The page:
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While they’ve enjoyed relationships personal and professional with such indie scene luminaries as Yeah Yeah Yeahs, Liars and Les Savy Fav, Washington DC’s Apes (or The Apes – I’ve never really known) are yet to break out of their weirdo-pop ghetto. Their live shows are as incendiary as they come, and each of the band’s three albums prior to this, their first for the Gypsy Eyes label and first to feature new vocalist Breck Brunson, has contained its share of potential crossover singles. Yet mainstream acceptance has alluded the foursome, and Ghost Games, for all its qualities, is unlikely to prompt a reversal in fortunes.
Perhaps the band’s problem is of their own making – their arrangements feature no lead guitar, with keys and bass the guiding instruments as drums are kept in check by astute sticksman Jeff Schmid. Without this essential element of next to every pop-cum-rock success story of the past fifty years, Apes are a man down in their campaign, and a vital man at that. Not that they care, it seems; without a six-string’s presence many a song here bucks and kicks like the best indie-club jams laid down in recent history, Amanda Kleinman’s powerful synth notes more than compensating for commonplace riffs. Plus, Apes’ songs have always been as much about the lyrics as the melodies and rhythms, and in Brunson they’ve a performer able to breathe new life into old Paul Weil-fronted pieces and deliver the goods to an even greater standard when charged with leading these latest offerings.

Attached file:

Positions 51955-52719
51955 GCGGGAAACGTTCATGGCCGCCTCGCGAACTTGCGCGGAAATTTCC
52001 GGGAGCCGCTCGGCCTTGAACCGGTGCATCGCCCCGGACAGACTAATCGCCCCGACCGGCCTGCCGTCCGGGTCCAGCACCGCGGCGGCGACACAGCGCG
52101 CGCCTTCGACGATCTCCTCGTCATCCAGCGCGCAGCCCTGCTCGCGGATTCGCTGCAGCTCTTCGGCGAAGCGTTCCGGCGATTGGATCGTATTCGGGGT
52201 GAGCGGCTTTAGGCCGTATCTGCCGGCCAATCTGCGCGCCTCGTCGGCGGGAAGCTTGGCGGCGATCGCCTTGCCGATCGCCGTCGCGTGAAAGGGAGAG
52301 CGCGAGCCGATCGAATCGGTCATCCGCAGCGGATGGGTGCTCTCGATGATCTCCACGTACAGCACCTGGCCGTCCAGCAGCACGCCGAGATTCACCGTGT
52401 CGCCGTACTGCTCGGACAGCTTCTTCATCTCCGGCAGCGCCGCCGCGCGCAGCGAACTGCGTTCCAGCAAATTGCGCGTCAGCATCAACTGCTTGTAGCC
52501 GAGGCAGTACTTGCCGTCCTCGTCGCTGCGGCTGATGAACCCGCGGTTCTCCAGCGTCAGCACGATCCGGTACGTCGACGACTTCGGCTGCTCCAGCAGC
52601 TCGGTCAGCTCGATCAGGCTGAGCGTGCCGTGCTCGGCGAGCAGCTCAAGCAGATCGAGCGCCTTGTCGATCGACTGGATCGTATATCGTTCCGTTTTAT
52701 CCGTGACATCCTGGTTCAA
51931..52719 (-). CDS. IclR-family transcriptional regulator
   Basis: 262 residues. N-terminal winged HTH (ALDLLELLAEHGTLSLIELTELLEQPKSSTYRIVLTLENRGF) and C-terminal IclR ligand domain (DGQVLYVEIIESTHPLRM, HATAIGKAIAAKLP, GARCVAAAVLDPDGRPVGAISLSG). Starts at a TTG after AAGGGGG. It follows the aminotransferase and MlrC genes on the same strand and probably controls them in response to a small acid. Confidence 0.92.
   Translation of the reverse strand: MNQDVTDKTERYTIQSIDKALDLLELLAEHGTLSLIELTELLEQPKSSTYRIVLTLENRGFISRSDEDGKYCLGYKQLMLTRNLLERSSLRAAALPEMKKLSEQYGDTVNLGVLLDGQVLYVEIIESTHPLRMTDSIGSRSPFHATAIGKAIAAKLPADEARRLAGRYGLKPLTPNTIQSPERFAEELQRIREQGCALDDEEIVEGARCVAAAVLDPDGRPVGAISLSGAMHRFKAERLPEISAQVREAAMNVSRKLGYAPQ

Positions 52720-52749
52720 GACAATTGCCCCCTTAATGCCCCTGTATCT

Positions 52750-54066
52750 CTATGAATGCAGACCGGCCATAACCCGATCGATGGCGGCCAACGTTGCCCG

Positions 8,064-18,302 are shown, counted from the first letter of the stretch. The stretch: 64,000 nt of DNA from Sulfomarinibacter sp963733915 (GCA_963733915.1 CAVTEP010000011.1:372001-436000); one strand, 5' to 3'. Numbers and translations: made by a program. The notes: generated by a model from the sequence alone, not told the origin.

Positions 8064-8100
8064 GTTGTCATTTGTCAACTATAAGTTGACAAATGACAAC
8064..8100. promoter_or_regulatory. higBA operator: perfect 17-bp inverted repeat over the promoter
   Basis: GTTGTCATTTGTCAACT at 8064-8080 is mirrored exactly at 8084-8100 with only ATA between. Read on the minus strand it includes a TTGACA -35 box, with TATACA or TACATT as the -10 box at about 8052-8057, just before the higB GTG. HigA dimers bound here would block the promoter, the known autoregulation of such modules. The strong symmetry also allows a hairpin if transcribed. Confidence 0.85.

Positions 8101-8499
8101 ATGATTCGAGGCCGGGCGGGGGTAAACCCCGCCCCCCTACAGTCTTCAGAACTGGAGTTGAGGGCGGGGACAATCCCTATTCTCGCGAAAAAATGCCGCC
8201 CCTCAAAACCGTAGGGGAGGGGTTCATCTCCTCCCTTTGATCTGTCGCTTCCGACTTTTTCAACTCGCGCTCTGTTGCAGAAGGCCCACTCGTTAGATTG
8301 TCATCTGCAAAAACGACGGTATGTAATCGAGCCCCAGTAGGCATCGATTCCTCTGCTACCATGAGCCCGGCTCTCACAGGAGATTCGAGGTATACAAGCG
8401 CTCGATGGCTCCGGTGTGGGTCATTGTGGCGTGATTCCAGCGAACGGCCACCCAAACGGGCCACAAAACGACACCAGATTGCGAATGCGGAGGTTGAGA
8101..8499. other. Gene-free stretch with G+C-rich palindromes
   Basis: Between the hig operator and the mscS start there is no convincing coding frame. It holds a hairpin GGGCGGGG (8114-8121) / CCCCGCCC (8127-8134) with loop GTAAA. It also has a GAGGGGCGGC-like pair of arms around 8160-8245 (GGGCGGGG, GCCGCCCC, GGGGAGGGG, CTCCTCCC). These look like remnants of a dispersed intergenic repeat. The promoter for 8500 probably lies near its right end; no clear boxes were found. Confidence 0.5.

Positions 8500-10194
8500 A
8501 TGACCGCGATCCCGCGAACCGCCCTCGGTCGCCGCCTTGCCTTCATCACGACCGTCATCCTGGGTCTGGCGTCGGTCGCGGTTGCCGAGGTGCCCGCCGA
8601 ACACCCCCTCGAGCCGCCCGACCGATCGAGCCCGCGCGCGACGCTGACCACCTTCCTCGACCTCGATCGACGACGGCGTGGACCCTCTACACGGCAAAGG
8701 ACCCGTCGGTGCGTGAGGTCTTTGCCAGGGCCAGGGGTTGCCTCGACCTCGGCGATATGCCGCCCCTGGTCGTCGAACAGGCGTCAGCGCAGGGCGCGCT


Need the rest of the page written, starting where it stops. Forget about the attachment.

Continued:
Influentially Ghost Games leans on records from the past three decades, incorporating the retro-flow of ‘70s classic rock, the spaced-out surrealism of psychedelica and the acid-burned fallout pop of the early ‘90s. It’s an album of many a parallel, but few direct comparisons, Apes’ wholly unique characteristics ensuring originality remains their staple dish. Thematically, it’s apparent we’re in semi-supernatural waters throughout – ‘Walk Thru Walls’ is a delightfully rampant romp full of eerie organ licks, while ‘Dr. Watcher’ possesses a stuttering percussive spine that keeps the creaky whole from collapsing down into whatever dread-filled basement lurks beneath the practice space these songs found life within. The album title, too, is indicative of the spirit (oh, ha ha) that flows through these eleven tracks – it’s a little out-there, a touch otherworldly, but completely in tune with modern pop sensibilities too. Save for that absent guitar, of course. Presumably the ghouls had it away.
Brunson has stated that Ghost Games marries the fictional and factual generalisations of this world, and that there are now new social concerns in these Apes songs alongside the familiar storytelling. Whether you choose to focus on the conceptual frameworks of each piece or just dance ‘til your toes get sweaty is up to you, but either way you’ll be having a blast. Apes aren’t about to crack that ‘til now ignorant mainstream with this fourth offering, but established acolytes and curious newcomers will find much indeed to be super-stoked about.
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